Projectraisetheroof's Blog



Leo – it is related to the Project though, honest!

I’m writing this on the train returning from a trip to Bristol, a long overdue visit to my sister and nephew. There’s nothing like a change of scenery and a long train journey to get the brain-juice flowing. ‘Leo’, the ginger munchkin, is one and a half years old. He has learnt to walk and talk and he is into everything. Up at six thirty am, bored of every single one of his toys by 8am. And this is top dollar hi-tech shizzle, being the blessed first-born of the next generation for both sides of the family, he’s been showered with books that pop out and sing, penguins that dance, keyboards with fifty different musical settings ranging from classical to hiphop. All of which are systematically played with and discarded at incredible speed. Bored of the garden by 9am, and by a quarter to ten he’s ratty and decided that he definitely, definitely needs to leave the house. This is non-negotiable, unless we want petulant screaming as a backdrop to the rest of the day. So we go out into the world in search of trees, swings, ponds, parks.

This is not just an enquiring mind, or a penchant for interesting objects – its a relentless search for new experiences, sounds and sensations. Does this pursuit ever really stop?  Nicola Mcleod’s article on postmodern events (irritatingly dense though it is, and confusing – so I may well have totally misread her)  claims that events are increasingly having to compete on a global scale, which has made them “ever-more spectacular”.  This I can believe – what with the Secret Garden festival blowing up a ship, and Electric Picnic burning down a realistically-sized ‘temple’, all as part of the entertainment.  Though maturation may dull the immediacy of our need for new sensory experiences, I think its an in-built desire that remains strong throughout our lives. And what with the extended infantilism of our generation and the increasing reluctancy to ‘grow up and settle down’, maybe the British festivals really are playgrounds for adults!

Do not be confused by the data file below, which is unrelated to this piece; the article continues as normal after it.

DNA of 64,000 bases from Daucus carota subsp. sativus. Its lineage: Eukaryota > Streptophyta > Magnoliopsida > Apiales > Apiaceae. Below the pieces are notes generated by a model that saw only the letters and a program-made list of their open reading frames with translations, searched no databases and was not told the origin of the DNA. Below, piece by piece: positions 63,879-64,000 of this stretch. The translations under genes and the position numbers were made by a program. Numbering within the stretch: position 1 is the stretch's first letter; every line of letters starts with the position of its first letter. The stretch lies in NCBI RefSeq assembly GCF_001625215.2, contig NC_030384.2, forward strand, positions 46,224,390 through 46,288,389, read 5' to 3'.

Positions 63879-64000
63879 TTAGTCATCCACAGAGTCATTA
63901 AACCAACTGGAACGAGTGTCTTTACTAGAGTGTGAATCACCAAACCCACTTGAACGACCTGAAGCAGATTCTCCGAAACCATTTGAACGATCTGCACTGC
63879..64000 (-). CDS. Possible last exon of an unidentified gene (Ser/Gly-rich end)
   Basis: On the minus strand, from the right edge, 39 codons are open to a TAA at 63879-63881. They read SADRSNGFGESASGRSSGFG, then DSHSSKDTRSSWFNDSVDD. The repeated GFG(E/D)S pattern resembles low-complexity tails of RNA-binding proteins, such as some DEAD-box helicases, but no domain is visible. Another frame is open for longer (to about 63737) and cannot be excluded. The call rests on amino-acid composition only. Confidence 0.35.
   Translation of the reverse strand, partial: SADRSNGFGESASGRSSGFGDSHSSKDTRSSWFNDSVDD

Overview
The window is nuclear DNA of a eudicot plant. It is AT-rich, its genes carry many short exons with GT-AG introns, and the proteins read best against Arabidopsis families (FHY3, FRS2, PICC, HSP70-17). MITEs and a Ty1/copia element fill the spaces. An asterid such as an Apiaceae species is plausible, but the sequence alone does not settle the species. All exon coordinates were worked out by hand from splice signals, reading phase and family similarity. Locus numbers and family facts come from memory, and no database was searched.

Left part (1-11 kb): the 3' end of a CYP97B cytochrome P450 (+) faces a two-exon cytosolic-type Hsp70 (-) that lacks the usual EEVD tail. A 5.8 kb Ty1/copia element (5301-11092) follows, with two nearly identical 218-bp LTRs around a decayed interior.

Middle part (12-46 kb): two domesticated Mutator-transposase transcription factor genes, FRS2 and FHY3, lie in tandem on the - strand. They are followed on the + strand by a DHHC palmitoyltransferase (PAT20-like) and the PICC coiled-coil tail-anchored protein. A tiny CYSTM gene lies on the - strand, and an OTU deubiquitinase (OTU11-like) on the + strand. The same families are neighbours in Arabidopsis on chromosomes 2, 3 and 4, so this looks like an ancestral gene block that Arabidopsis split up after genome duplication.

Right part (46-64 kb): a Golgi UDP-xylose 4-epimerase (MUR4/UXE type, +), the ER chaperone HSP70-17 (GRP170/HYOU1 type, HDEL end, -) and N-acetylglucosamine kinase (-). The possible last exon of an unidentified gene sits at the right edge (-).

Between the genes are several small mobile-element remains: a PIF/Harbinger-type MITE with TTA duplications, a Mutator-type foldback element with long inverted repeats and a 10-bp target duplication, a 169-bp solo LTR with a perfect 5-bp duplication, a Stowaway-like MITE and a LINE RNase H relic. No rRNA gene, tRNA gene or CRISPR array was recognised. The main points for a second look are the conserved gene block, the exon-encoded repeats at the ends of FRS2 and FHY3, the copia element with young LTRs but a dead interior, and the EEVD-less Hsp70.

Full article reference:

Nicola E. MacLeod, ‘The Placeless Festival: Identity and Place in the Post-Modern Festival’, in Festivals, Tourism and Social Change: Remaking Worlds, ed. by David Picard and Mike Robinson (Channel View Publications, 2006), pp. 222-237.

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